Believe it or not, sports fans, boxing didn't actually die last Saturday night when Manny Pacquiao lost a controversial decision to Timothy Bradley in Las Vegas. Whether or not Snoop Dogg has gone bacc on that Ultimate Fighting or not, the sweet science carries on, and, well, that's just the way it is, like so many times before.
Boxing needs change. It needs forward progress. It needs some level of reform. In the meantime, we also have fights all over the globe. Saturday night's HBO main event is one of those fights. You can tune in at 10 p.m. EDT and catch the Pacquiao vs Bradley replay, if you still haven't seen the fight like the experts on talk radio have, but it won't end there. Julio Cesar Chavez Jr and Andy Lee will lace up there gloves for a live fight at El Paso's Sun Bowl.
Rex Beastly and The Morning Zoo won't be in attendance and won't be interviewing anyone next Monday through Thursday, nor will any Kardashians likely tune in. After the last week, I say thank God for that.
Julio Cesar Chavez Jr is a peculiarity. He is neither as good as some believe him to be, nor as bad as others believe him to be. He is a spoiled rich kid who has had every advantage someone can have in pro boxing. His father, the great Julio Cesar Chavez, is the icon of Mexican boxing. He has been backed and protected and coddled by the World Boxing Council (WBC), a Mexico-based sanctioning body, arguably the most powerful and prestigious in the sport.
He is very popular in Mexico, and with Mexican-American viewers, the demographic that could be called the backbone of American boxing at this point in time. For years, U.S. boxing networks turned a blind eye to him, however. HBO and Showtime wanted nothing to do with a mediocre fighter being promoted on the strength of his father's name, in matchups that weren't exactly scintillating on paper.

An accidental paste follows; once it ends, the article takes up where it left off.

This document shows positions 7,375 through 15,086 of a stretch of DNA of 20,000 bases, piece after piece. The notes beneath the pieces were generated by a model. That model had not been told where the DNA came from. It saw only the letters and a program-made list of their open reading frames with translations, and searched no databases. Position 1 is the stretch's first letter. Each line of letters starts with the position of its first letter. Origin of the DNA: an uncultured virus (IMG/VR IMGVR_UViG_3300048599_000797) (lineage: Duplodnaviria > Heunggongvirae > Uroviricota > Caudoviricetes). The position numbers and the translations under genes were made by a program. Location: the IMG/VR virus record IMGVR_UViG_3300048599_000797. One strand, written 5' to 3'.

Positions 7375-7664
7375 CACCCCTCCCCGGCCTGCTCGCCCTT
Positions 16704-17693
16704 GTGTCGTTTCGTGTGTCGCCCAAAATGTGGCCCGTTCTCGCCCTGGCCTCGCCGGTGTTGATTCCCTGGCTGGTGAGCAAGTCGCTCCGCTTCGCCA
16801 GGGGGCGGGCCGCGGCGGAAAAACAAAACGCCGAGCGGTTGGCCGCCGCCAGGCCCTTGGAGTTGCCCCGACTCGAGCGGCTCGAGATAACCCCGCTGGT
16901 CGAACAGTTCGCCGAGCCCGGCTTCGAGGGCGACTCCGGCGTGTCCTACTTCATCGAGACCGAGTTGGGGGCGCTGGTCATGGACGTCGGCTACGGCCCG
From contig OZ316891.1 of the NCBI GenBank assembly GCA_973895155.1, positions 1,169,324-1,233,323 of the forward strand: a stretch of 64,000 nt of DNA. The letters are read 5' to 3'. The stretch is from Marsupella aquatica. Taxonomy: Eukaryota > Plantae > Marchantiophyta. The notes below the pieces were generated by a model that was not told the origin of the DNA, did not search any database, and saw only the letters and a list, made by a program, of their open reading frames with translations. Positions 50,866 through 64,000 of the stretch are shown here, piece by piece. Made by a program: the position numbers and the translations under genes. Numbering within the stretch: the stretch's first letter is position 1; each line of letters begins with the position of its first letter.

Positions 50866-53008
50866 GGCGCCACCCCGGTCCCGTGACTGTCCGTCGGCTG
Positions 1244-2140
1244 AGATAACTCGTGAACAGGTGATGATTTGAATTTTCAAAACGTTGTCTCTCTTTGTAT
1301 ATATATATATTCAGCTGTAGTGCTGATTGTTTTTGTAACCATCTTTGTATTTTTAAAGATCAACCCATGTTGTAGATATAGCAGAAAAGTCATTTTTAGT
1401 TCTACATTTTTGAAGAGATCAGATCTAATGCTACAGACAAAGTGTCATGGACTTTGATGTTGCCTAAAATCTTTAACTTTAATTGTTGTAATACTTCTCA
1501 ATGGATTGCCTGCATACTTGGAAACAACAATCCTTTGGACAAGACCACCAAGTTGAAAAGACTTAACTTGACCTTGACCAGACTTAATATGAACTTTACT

As Chavez (45-0-1, 31 KO) banged through journeymen, washed-up veterans (including Grover Wiley, the club fighter who retired his father), and little-known guys with pretty records who couldn't fight much -- while along the way coming out with a few controversial wins -- Top Rank found an outlet for him in the States: Pay-per-view. The reason they did this is because the major networks didn't want to pay for Chavez, but plenty of boxing fans were willing to do just that. So Chavez headlined minor pay-per-view events for a while, the shows returning more than enough profit to make it viable for his promoters.
Last year, Top Rank shocked the boxing world by taking their No. 1 drawing card Manny Pacquiao to Showtime for a pay-per-view event in May, where he faced Shane Mosley. Though the show wasn't a huge success -- and was a dud in the ring for the main event -- it is cited by many as one of the key reasons that HBO Sports parted ways with embattled chief Ross Greenburg, who had been the President of the division since 2000.
Not long after Manny made the move to Showtime, which ultimately was a one-off event, HBO signed up to bring Julio Cesar Chavez Jr to its airwaves, with a main event fight from Los Angeles against Sebastian Zbik. Zbik was not much different than a lot of past Chavez opponents. He had a shiny record (30-0 coming in), but it was built on wins over mediocre opposition. Those who had actually seen Zbik fight weren't fooled by any of this. Though the vacant WBC middleweight belt was on the line -- which came about by way of a "strange" (read: somewhat shady) turn of events involving HBO and the WBC -- we weren't seeing the best that division had to offer.
Chavez won the fight, a grueling affair that saw him escape with his first major title on scores of 116-112, 115-113, and 114-114, a majority decision. And the real key factor guaranteed his return: He brought viewers to the network, and has done so twice more in wins against Peter Manfredo Jr and Marco Antonio Rubio, main event fights on HBO with less than stellar opposition.
Chavez still is not a special fighter, and never is going to be. It's just not in him to be a great fighter, a true top-tier guy. He's not talented enough. He's not good enough. But he doesn't just make up for that with ratings numbers, he makes up for it with the fact that his fights are entertaining to watch. You're not going to tune in and see some pat-a-cake slapfest with Chavez. You'll see a kid, no matter the shape he's in, a big, strong middleweight, fighting hard on the inside, giving a tough, gritty effort.